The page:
Positive Inotropic Agents
consist of an aglycone ring and a sugar; are known collectively as digitalis; have been used for over 2000 years; currently, two are used in the US: digoxin (99%) and digitoxin (1%).
Indications: used for treatment of CHF due to systolic LV dysfunction and for rate control in certain supraventricular tacharrhythmias, principally atrial fibrillation and atrial flutter.
Ý cardiac contractility, Ý CO, Ý efficiency (less O2 needed)
Ý vascular tone, leading to increased BP in normal subjects; Ý TPR
Ý FAVRP (functional AV refraction period) time between beats Þ ß HR due to both a direct effect and a vagotonic effect, leading to ß AV conduction
Effects in CHF
CHF due to LV systolic dysfunction = bodys response to low CO Þ fluid retention secondary to renal blood flow Þ Ý preload and afterload with cardiomegaly, Ý LVEDP (left ventricular end diastolic pressure) and pulmonary and peripheral edema. Also leads to Ý in sympathetic tone to maintain tissue perfusion Þ Ý HR and BP.
Digitalis improves cardiac efficiency by moving Frank-Starling curve up and to the left (see diagram), allowing for Ý CO at ß LVEDP. It also Ý CO and Ý renal blood flow alleviating symptoms of fluid overload. Causes withdrawal of sympathetic tone.
Acute CHF therapy never has just one drug usually digitalis, a loop diuretic (furosemide), and an ACE inhibitor (captopril or enalapril) are used. Life expectancy can be increased if an ACE inhibitor and digitalis are used.
Normal patient on digoxin: Ý force, Ý TPR, Ý BP, ß HR, no change in CO
Ventricular Rate Control
Digitalis is used for rate control of supraventricular tachyarrhythmias. Both atrial flutter and atrial fibrillation have high atrial rates, it is important to control the ventricular rate especially in elderly patients. with underlying heart disease.
Digitalis Ý the effective refractory period in the AV node, thus allowing fewer atrial beats to stimulate ventricles.
Ý FAVRP can decrease by a factor of 2
Rate control is particularly important prior to attempting cardioversion to sinus rhythm with class Ia anti-arrhythmias like quinidine, because these drugs can enhance AV conduction and Ý ventricular response in the absence of digitalis.
Molecular Pharmacology Digitalis binds competitively to K+ binding site (alpha subunit) on the Na+-K+ ATPase Þ Ý intracellular Na+ concentration Þ Ý intracellular calcium through Na+/Ca2+ exchange mechanism. Ý Ca2+ enhances contraction coupling in the heart by activating myosin ATPase which Ý contractility. Note: Since digitalis competitively binds to the K+ site, low K+ can cause digitalis toxicity (due to less K to compete with digitalis).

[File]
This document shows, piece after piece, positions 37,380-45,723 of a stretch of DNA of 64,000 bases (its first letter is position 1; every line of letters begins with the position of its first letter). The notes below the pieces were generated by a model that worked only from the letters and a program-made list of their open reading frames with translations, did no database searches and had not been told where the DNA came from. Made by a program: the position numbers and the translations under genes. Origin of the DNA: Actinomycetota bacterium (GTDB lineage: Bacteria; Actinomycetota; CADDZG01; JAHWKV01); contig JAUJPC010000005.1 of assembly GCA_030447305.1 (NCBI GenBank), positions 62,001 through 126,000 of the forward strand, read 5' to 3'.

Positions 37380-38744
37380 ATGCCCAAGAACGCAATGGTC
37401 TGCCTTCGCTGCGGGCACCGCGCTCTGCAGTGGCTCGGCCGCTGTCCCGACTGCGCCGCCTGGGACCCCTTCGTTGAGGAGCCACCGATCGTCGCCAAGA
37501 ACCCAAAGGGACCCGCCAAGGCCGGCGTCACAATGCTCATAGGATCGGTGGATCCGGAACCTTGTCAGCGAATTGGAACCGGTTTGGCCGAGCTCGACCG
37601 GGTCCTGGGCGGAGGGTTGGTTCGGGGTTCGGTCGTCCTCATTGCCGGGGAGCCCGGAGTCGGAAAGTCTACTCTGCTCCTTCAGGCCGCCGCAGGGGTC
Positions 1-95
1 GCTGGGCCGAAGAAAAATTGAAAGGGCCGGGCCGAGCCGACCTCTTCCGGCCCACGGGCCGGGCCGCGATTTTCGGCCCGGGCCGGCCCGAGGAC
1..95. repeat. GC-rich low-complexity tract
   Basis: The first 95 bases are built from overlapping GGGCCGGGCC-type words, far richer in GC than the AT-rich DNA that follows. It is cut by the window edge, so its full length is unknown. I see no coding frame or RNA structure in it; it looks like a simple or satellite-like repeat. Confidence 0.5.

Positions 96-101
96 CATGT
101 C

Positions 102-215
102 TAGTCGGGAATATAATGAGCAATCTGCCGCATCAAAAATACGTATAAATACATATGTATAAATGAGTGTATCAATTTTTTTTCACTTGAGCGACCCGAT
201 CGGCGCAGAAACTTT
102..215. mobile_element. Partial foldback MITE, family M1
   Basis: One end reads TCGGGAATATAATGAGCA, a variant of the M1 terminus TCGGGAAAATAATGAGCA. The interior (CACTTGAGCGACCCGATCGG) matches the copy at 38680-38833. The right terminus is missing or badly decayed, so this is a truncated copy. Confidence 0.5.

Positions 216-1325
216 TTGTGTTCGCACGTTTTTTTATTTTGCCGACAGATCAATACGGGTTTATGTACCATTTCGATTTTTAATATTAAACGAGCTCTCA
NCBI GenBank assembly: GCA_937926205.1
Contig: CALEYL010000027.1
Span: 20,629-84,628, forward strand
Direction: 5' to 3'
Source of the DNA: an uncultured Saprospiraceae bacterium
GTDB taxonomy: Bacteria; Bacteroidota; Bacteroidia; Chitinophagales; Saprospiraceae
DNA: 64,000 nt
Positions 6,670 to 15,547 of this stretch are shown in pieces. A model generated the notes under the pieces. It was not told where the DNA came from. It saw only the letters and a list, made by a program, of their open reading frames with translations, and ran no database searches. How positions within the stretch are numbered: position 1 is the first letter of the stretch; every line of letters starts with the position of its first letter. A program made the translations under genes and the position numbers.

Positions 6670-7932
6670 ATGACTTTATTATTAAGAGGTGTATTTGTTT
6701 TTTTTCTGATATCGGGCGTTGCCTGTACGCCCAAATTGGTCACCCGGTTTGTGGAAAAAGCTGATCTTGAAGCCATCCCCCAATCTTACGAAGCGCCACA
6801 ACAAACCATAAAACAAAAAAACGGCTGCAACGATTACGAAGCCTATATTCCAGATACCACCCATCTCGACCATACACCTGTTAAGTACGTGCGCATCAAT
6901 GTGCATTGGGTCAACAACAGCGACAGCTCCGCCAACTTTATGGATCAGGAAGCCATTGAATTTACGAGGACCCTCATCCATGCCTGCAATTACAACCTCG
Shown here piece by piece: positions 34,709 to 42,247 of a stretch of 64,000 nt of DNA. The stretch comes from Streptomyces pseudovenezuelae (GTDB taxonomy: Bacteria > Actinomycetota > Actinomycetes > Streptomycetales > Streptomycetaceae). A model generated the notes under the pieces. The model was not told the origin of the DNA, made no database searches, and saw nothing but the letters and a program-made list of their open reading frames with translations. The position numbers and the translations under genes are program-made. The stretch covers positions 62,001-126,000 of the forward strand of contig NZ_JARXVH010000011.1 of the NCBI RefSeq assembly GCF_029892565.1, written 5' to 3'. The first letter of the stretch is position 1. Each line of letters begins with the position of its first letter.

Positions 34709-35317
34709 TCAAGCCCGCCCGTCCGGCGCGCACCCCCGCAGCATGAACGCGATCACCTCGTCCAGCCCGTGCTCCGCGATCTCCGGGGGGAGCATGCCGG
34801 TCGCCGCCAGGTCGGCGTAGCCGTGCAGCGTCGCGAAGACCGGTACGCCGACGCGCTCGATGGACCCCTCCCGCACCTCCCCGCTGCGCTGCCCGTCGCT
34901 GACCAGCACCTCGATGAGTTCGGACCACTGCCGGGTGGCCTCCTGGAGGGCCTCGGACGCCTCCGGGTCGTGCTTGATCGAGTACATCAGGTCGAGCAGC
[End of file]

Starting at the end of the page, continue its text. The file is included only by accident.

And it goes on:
m M extracellular, 10-7M intracellular
Na+, K+ ATPase: 3 Na+ out for 2 K+ in; Ca2+/Na+: Ca2+ out for 3 Na+ in
Toxicity has a narrow therapeutic window.
- Na+: 140 mM extracellular, 5 mM intracellular; K+: 140 mM intracellular, 4 mM extracellular; Ca2+: 2
Pharmacokinetics Clearance and half-life: Digoxin renal, 39 hrs.; Digitoxin hepatic, 6-7 days
- GI nausea, vomiting, and anorexia - the most frequently encountered adverse effects.
- CNS blurred vision; yellow/green halos around bright objects; rarely, psychosis.
- Cardiac bradycardia, heart block, junctional tachycardia. Life-threatening ventricular arrythmias may occur.
- Gynecomastia rare
- Although digoxin blood levels are routinely measured, a normal level does not imply a lack of toxicity and a high level does not imply toxicity the patient must be evaluated clinically.
- Serum postassium levels must be measured in patients with suspected digitalis intoxication and occasionally in patients on chronic digitalis therapy, since hypokalemia contributes to toxicity by allowing more drug to bind to ATPase.
- Treatment - If toxicity is mild, reduction in dose or discontinuation of the drug is all that may be required. Hypokalemia must be corrected with K+ repletion. For severe toxicity, patients should be hospitalized and monitored. Phenytoin is useful for digitalis-induced ventricular arrhythmias. A novel treatment consists of Fab antibody fragments to digoxin, which rapidly clear free digoxin from the blood. Because of the very high cost, use is restricted to life threatening toxicity.
- Because of long half-life, loading doses are used initially.
- Quinidine, quinine, verapamil, propafenone, diltiazem, and amiodarone may all increase digoxin levels.
alpha 1(weak) and beta 1 (strong) agonist; Ý force (ionotropic effect is much greater than other effects), weak vasoconstriction, weakly chronotropic; treat CHF without tachycardia.
short half-life (2-3 min) Þ IV only, sometimes a brief course of therapy (3-4 days) has beneficial effects for months.
does not increase life expectancy, but does improve quality of life
Amrinone and Milrinone
inhibit phosphodiesterase Þ Ý cAMP, like caffeine; stimulate cardiac contractility (positive ionotropic agents); Amrinone is administered by IV and milrinone is administered by IV and PO.
Use has been limited by their pro-arrhythmic effects to refractory cases of CHF.